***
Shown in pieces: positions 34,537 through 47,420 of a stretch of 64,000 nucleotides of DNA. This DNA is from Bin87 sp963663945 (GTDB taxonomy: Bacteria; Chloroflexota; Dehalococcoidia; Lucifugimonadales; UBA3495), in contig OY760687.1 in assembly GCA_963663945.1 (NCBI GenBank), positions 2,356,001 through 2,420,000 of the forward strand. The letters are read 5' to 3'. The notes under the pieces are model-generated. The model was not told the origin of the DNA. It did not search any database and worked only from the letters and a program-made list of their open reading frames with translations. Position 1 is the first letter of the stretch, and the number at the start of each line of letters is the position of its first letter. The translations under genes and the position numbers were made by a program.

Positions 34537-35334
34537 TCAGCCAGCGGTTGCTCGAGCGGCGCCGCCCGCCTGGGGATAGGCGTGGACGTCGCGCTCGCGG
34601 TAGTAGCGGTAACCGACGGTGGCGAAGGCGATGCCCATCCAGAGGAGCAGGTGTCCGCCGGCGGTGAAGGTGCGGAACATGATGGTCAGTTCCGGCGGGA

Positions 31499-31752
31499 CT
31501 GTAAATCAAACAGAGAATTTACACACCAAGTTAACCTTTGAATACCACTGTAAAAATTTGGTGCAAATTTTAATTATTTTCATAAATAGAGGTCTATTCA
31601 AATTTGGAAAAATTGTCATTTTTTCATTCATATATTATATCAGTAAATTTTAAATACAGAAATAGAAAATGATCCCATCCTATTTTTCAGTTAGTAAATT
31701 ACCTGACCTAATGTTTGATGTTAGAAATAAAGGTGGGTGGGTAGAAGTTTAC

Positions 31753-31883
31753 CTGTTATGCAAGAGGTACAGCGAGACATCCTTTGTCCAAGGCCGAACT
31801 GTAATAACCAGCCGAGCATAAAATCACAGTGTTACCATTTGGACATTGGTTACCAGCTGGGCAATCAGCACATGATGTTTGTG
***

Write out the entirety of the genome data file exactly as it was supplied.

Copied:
Shown in pieces: positions 34,537 through 47,420 of a stretch of 64,000 nucleotides of DNA. This DNA is from Bin87 sp963663945 (GTDB taxonomy: Bacteria; Chloroflexota; Dehalococcoidia; Lucifugimonadales; UBA3495), in contig OY760687.1 in assembly GCA_963663945.1 (NCBI GenBank), positions 2,356,001 through 2,420,000 of the forward strand. The letters are read 5' to 3'. The notes under the pieces are model-generated. The model was not told the origin of the DNA. It did not search any database and worked only from the letters and a program-made list of their open reading frames with translations. Position 1 is the first letter of the stretch, and the number at the start of each line of letters is the position of its first letter. The translations under genes and the position numbers were made by a program.

Positions 34537-35334
34537 TCAGCCAGCGGTTGCTCGAGCGGCGCCGCCCGCCTGGGGATAGGCGTGGACGTCGCGCTCGCGG
34601 TAGTAGCGGTAACCGACGGTGGCGAAGGCGATGCCCATCCAGAGGAGCAGGTGTCCGCCGGCGGTGAAGGTGCGGAACATGATGGTCAGTTCCGGCGGGA

Positions 31499-31752
31499 CT
31501 GTAAATCAAACAGAGAATTTACACACCAAGTTAACCTTTGAATACCACTGTAAAAATTTGGTGCAAATTTTAATTATTTTCATAAATAGAGGTCTATTCA
31601 AATTTGGAAAAATTGTCATTTTTTCATTCATATATTATATCAGTAAATTTTAAATACAGAAATAGAAAATGATCCCATCCTATTTTTCAGTTAGTAAATT
31701 ACCTGACCTAATGTTTGATGTTAGAAATAAAGGTGGGTGGGTAGAAGTTTAC

Positions 31753-31883
31753 CTGTTATGCAAGAGGTACAGCGAGACATCCTTTGTCCAAGGCCGAACT
31801 GTAATAACCAGCCGAGCATAAAATCACAGTGTTACCATTTGGACATTGGTTACCAGCTGGGCAATCAGCACATGATGTTTGTG